As Republicans prepare to exert more control in Congress and mount a challenge to President Obama, they are building a strategy to attempt to follow through on their promise to dismantle the health care law signed by the president in March - which they deem "Obamacare." Members of the GOP are stepping up their support for lawsuits challenging the Democrats' health care reform package, planning ways to pick apart at unpopular provisions in the bill, and preparing for a series of congressional hearings to put new scrutiny on the legislation.
One of the boldest challenges to the law underway is a lawsuit by 20 states seeking to void the health care overhaul. Minnesota Gov. Tim Pawlenty, a potential 2012 GOP presidential contender, filed a motion on Thursday, asking a federal judge to allow him to file a friend of the court brief in the legal battle. Rhode Island Gov. Donald Carcieri joined Pawlenty in filing the brief.
When asked on CNN's "State of the Union" on Sunday whether repealing the health care overhaul would be a major part of his platform in a potential presidential run, Pawlenty answered in the affirmatively. He's already taken steps to thwart the bill's implementation in Minnesota.
Senate Republican Leader Mitch McConnell this week also declared his intention to file a friend of the court brief in the "Obamacare" challenge and urged his Republican colleagues to join him. The case is expected to ultimately go before the Supreme Court.
McConnell said on CBS' "Face the Nation" on Sunday that the Republicans "owe it to the American people" to try to repeal health care reform.
While they fight the package in court, Republicans will also try to dismantle the bill in the halls of Congress. In the Senate, where Democrats will maintain their majority next year, Republicans are hoping to persuade certain moderate Democrats to join them in repealing certain provisions of the bill, Politico reports. Those Democrats include incoming West Virginia Sen. Joe Manchin, Ben Nelson of Nebraska, Jim Webb of Virginia and Jon Tester of Montana.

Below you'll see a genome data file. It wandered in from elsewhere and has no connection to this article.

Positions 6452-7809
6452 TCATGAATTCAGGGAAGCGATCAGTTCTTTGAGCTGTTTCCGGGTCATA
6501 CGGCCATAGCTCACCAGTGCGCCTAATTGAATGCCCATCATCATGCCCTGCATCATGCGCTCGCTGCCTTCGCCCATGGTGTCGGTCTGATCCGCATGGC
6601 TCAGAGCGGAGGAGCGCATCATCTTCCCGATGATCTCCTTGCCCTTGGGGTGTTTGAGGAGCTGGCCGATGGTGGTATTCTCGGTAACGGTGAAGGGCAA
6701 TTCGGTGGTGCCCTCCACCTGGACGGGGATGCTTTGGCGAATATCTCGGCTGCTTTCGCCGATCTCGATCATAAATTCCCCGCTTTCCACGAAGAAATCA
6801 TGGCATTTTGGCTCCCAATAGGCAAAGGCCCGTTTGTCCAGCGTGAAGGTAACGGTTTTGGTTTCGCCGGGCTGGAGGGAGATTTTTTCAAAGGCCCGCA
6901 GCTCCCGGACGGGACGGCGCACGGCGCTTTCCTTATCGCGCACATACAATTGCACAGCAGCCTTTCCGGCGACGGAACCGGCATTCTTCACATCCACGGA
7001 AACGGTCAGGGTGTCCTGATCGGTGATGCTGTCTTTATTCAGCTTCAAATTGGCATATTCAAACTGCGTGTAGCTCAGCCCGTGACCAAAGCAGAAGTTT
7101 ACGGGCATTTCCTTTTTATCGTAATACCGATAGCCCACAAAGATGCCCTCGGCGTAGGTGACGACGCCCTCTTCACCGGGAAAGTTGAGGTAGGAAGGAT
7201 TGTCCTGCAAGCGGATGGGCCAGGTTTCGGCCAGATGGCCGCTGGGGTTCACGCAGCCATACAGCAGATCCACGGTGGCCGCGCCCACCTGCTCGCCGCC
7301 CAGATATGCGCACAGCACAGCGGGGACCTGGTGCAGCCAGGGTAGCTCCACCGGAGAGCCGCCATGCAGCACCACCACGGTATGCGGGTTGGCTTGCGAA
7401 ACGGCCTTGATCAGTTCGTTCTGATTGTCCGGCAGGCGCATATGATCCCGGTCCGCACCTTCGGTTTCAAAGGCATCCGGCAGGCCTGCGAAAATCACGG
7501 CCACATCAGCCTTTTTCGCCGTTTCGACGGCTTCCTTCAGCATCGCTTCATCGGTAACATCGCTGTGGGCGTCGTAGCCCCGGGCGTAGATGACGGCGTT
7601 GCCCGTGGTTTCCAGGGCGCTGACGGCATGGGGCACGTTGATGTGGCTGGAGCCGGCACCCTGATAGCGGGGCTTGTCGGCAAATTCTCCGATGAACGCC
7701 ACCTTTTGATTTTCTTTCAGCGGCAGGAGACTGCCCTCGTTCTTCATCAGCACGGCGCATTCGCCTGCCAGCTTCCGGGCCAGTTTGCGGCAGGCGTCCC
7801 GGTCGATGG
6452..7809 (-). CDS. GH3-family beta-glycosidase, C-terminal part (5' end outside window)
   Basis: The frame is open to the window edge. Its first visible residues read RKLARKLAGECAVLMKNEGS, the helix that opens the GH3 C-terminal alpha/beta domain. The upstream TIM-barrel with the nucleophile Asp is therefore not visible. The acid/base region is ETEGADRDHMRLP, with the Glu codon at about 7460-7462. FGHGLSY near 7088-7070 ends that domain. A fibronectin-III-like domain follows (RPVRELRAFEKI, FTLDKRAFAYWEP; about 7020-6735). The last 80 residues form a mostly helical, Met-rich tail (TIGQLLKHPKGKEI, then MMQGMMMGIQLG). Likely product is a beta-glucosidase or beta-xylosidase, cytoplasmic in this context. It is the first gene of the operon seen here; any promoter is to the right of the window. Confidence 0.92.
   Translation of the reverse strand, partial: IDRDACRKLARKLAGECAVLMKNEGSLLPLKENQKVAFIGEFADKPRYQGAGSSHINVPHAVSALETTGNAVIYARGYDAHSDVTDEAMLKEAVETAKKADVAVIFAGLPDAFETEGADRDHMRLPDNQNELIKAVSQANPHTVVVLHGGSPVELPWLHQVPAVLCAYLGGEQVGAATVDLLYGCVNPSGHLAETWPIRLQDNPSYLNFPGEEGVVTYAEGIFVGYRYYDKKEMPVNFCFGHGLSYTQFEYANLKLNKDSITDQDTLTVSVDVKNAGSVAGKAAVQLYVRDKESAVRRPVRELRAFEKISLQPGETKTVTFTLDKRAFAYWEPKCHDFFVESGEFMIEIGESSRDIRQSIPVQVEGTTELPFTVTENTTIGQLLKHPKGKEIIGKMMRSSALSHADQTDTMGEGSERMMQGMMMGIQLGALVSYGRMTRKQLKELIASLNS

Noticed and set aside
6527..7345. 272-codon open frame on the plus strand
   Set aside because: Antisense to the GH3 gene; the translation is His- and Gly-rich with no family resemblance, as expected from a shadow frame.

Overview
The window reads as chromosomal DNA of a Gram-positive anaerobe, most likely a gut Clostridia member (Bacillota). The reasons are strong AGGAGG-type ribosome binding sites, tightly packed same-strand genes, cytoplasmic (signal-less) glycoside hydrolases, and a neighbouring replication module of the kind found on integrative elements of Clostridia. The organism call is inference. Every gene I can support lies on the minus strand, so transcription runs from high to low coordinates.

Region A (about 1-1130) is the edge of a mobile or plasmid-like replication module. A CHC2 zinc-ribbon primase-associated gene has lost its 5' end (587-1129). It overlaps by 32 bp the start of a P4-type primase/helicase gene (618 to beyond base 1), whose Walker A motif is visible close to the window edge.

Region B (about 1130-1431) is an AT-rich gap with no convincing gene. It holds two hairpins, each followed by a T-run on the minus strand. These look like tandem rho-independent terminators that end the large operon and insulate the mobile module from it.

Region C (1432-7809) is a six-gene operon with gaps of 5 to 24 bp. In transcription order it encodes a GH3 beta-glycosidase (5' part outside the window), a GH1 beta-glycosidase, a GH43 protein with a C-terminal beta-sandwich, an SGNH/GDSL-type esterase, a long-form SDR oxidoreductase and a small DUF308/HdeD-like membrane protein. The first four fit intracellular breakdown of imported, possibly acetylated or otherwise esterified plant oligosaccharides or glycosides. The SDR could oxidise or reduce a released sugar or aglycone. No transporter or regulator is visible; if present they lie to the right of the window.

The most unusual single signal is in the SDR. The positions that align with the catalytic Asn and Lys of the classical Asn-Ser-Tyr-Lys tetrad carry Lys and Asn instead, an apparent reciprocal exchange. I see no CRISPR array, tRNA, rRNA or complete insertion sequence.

Some elements of the legislation appear to be low-hanging fruit, such as a provision that requires businesses to fill out more tax forms. Democrats and Republicans are largely in agreement that the requirement was a mistake, but the parties have differences over how to make up for the cash that would be lost if the provision were repealed. Nevertheless, seven Democratic senators sided with Republicans, who wanted to simply scale back other elements of the bill in response to the lost revenue.
There are also reportedly some Democrats opposed to the bill that sets up the Independent Payment Advisory Board, an entity proposed for the sole purpose of scaling back costly Medicare expenses. The IPAB, set to take action in 2018, has already come under the crosshairs of Republicans.
Moving votes to scale back the law may be easier in the House, where Republicans will have control, but those votes could end up being largely symbolic.
In conjunction with those efforts, Republicans in the House and Senate are planning on holding several congressional hearings to scrutinize health care reform, according to the Associated Press. They are anticipated to request certain officials responsible for health care reform in to testify before Congress, such as Secretary of Health and Human Services Kathleen Sebelius, or Medicare administrator Don Berwick.
"Oversight will play a crucial role in Republican efforts," McConnell said. "We may not be able to bring about straight repeal in the next two years ... but we can compel administration officials to attempt to defend this indefensible health spending bill."